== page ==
Also, most sit-on-top kayaks give you the option of adding other storage compartments underneath the seat for more storage. And again, this is another reason why a sit-on-top is ideal for fishing or any adventurer who may be bringing electronics, binoculars or other accessories.

How To Paddle A Kayak

You must know how to paddle your kayak while on the water regardless of whether or not you have pedals or a motor. This is obvious if you choose a paddle kayak, but it is also important to know how to paddle in case your pedals or motor stops working. Paddling a kayak is one thing that scares most beginners; however, the truth is it is not as difficult as you may think. Anyone can learn to paddle a kayak with just a few trips to the water. With the tips we will share in this section, you should be able to paddle your kayak in no time!

The Feathered Vs. Unfeathered Paddle

The first thing most beginners struggle with when it comes to paddling their kayak involves whether to feather their paddle blades or not. The truth is that it depends on the situation. But before we dive into whether to feather your paddle or not, let’s look at what feathering means.

A feathered paddle has both blades offset anywhere from 60 degrees to 85 degrees. Feathering your blade becomes a very useful and efficient way to navigate the waters when you are kayaking in windy conditions. When you feather your paddle, it makes it easy for the blade outside the water (in the air) to slice easily and efficiently through the air while you stroke through the water with the other blade.

However, if there are no vigorous winds or waves, you can choose either an unfeathered paddle or a feathered paddle depending on your preference.

Your Sitting Posture Is Important When Kayaking

Another important aspect of paddling your kayak correctly is to have the correct sitting posture. Sitting with the right posture helps you paddle efficiently and helps you prevent any back pains since you might be kayaking for hours.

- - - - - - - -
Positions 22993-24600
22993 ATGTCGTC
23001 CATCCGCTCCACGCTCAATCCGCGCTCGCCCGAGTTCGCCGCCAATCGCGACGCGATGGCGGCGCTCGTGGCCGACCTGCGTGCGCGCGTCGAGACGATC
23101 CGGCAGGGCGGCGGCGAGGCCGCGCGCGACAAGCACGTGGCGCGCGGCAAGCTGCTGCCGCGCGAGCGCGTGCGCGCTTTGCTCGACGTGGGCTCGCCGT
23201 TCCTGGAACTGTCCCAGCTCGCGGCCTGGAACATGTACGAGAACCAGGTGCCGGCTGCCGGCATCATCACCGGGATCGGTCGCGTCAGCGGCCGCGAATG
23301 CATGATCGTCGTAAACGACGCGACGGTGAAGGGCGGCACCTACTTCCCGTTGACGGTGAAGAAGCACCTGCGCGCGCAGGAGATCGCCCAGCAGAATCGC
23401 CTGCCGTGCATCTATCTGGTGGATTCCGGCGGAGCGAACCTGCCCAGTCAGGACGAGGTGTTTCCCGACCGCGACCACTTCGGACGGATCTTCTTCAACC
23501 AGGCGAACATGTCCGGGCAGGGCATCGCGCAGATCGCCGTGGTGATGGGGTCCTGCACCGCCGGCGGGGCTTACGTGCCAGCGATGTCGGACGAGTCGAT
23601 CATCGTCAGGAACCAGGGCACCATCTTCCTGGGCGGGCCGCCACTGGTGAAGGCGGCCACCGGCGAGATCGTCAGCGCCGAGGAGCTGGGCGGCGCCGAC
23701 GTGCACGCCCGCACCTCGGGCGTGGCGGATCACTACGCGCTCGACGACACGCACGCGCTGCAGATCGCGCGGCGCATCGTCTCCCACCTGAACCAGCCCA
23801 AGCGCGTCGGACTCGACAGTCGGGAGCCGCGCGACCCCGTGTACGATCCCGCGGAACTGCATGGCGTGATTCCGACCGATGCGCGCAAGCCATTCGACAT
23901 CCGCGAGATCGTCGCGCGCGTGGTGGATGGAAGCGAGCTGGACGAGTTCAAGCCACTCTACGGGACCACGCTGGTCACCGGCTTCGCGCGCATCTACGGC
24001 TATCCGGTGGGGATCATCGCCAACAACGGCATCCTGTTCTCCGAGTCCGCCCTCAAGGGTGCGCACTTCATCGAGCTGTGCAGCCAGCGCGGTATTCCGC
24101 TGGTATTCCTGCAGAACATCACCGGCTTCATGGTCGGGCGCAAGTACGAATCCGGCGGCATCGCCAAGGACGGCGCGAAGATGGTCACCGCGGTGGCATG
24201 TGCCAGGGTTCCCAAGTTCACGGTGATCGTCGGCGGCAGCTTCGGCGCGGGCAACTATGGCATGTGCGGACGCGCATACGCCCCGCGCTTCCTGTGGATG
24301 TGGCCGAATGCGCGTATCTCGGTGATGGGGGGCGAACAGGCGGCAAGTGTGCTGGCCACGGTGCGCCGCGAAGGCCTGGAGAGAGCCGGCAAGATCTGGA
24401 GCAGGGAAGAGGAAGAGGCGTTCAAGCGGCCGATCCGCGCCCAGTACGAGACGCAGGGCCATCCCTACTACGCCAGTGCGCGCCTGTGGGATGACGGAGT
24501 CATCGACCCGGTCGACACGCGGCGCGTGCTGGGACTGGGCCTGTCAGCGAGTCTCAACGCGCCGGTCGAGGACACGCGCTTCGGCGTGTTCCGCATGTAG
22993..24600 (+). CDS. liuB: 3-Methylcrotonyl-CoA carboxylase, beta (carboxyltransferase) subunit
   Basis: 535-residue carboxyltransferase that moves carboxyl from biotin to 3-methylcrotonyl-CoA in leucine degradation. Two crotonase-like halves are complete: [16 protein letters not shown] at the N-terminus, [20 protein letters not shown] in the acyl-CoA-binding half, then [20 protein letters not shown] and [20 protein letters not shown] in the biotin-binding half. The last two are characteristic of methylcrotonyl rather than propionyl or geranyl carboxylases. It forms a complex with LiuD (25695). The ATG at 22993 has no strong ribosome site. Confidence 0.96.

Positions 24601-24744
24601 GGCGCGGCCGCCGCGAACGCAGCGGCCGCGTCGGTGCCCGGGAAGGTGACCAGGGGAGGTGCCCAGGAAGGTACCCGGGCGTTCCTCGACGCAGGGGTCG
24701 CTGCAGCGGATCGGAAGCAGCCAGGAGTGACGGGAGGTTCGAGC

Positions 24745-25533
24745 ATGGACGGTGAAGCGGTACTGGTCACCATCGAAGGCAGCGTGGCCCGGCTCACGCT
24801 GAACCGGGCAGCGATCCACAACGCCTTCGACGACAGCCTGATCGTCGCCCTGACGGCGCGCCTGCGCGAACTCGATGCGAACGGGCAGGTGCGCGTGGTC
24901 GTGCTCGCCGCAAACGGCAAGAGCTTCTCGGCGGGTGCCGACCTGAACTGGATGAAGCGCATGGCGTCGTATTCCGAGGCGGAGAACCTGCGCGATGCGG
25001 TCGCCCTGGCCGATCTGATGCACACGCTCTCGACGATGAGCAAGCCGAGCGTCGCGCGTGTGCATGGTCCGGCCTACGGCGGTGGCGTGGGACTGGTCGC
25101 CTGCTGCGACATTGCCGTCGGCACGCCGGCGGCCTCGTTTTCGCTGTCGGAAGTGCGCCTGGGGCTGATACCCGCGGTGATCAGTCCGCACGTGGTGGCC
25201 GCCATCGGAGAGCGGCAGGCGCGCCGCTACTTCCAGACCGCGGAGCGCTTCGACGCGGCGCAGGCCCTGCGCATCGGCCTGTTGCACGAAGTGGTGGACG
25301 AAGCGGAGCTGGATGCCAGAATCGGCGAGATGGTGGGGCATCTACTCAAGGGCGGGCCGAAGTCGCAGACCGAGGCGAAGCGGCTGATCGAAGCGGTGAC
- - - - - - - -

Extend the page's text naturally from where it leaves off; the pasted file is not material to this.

You want to ensure that you are sitting upright to start with. Next, fully stretch your legs out and flex them to a comfortable position so that your knees are facing upward and outward. By doing this you will be sitting upright with less tension on your hamstring.

If your kayak seat comes with adjustable back support, you should straighten the seat to get you in an upright position initially. It is okay to lean the seat back a little more whenever you want to relax; however, you do not want to be in that position for long. 

For pedal kayaks, start out in an upright position and stretch your legs out until there is only a slight bend in the knee when you are pedaling.  Most pedal kayaks come with adjustable pedals, so you may need to adjust the pedal distance/length until you find a comfortable position. You can usually adjust the seat to lean further back so that you can change positions and reduce fatigue after pedaling for a while.

Holding Your Paddle The Right Way

Now we have the right posture; the next step is properly holding or using our paddle. Depending on whether your paddle is feathered or unfeathered, the way you hold it might vary.

Let’s take a look at how to properly hold a feathered paddle.

How To Control a Feathered Paddle

  • The first step is to hold the paddle tightly and ensure that both hands are equal distance apart (where you adjust the offset angle) and equal from the distance of either blade (about 6 to 10 inches). Doing this ensures that you have good control and balance over the paddle. A good way to ensure that both hands are equal distance is to place the paddle over your head. Grip the paddle with your elbows bent at 90 degrees then lower your arms back down.